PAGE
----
Danish officials are investigating a years-long outbreak of Listeria infections that has affected nine people from 2018 through this month.

The Statens Serum Institut (SSI), Danish Veterinary and Food Administration (Fødevarestyrelsen) and DTU Food Institute are trying to find the source of the infections.

The same type of Listeria monocytogenes has been found in nine people from late 2018 to November 2021. The four patients this year have all only recently become ill. Two people fell sick in both 2018 and 2019 and one case was recorded in 2020.

Among those sick are seven women aged from 35 to 95 years old and two children younger than age 5. They live all over the country. All nine Danish patients have been hospitalized but there have not been any deaths.

Whole genome sequencing (WGS) showed samples from outbreak patients to be closely related, which means it is likely they came from the same source.

Interviews with patients or their relatives revealed that they had not been traveling, do not know each other and have not participated in the same events. Danish officials said this suggests a food sold throughout the country is the common source of infection.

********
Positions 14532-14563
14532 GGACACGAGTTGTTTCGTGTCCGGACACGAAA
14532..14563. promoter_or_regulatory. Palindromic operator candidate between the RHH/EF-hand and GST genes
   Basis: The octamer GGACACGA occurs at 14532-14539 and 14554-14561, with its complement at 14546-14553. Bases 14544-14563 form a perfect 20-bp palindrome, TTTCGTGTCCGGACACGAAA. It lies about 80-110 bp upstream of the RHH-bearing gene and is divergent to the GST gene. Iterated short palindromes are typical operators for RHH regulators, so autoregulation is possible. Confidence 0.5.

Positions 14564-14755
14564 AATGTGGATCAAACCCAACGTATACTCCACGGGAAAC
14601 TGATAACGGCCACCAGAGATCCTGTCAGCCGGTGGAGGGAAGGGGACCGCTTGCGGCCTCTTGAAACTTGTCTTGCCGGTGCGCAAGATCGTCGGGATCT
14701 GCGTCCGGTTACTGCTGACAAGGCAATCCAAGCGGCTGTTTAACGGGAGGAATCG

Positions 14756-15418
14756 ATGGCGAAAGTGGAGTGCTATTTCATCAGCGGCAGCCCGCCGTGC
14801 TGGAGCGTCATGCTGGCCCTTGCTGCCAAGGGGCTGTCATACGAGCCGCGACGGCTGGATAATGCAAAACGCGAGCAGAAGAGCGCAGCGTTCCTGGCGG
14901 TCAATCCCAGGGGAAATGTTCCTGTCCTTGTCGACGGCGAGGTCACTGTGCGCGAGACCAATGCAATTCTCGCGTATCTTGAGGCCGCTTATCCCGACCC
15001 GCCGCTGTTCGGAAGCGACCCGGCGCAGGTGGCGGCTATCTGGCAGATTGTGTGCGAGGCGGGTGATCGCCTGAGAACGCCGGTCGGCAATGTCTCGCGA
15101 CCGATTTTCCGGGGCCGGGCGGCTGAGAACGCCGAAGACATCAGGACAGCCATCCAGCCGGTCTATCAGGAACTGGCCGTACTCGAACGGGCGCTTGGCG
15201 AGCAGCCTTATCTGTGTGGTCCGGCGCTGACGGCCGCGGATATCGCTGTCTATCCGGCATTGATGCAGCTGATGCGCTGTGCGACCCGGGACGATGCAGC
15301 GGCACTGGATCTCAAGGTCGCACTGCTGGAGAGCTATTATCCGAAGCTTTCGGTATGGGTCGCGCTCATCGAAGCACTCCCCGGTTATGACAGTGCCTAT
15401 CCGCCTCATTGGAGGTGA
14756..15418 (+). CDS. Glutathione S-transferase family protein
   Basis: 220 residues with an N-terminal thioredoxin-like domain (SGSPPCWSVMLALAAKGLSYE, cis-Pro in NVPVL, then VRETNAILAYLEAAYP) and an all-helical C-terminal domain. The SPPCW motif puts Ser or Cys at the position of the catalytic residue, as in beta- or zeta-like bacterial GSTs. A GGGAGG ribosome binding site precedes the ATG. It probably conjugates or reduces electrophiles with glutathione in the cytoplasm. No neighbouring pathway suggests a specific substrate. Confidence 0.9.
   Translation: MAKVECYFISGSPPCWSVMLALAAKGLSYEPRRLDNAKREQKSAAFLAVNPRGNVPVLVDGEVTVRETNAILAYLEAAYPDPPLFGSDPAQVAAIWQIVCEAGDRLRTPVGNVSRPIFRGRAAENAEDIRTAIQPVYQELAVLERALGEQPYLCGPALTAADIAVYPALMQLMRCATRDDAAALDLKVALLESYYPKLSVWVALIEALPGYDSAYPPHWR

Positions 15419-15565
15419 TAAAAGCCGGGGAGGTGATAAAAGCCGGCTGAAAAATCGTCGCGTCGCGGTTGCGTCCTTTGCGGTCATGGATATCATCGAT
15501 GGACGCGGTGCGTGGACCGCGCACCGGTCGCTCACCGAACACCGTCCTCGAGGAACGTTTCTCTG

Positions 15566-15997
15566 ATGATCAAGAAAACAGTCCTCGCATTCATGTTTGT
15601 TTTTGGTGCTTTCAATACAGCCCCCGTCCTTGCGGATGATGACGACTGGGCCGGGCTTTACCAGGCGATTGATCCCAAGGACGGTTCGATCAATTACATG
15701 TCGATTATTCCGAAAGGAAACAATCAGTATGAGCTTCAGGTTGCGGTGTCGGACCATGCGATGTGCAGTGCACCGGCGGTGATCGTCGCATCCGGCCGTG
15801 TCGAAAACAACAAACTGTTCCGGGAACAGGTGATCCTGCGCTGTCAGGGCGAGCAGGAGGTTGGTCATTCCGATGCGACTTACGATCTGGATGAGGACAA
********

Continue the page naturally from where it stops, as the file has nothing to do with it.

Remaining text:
The Statens Serum Institut has communicated about the outbreak via the European Centre for Disease Prevention and Control’s (ECDC) EpiPulse platform and so far nine countries have replied saying they have not registered Listeria cases with the same sequence type.

About Listeria infections
Food contaminated with Listeria monocytogenes may not look or smell spoiled but can still cause serious and sometimes life-threatening infections. Anyone who has developed symptoms of Listeria infection should seek medical treatment and tell their doctors about the possible Listeria exposure.

People should monitor themselves for food poisoning symptoms during the coming weeks because it can take up to 70 days after exposure to Listeria for symptoms of listeriosis to develop.

Symptoms of Listeria infection can include vomiting, nausea, persistent fever, muscle aches, severe headache, and neck stiffness. Specific laboratory tests are required to diagnose Listeria infections, which can mimic other illnesses.

Pregnant women, the elderly, young children, and people such as cancer patients who have weakened immune systems are particularly at risk of serious illnesses, life-threatening infections, and other complications. Although infected pregnant women may experience only mild, flu-like symptoms, their infections can lead to premature delivery, infection of the newborn, or even stillbirth.

(To sign up for a free subscription to Food Safety News, click here.)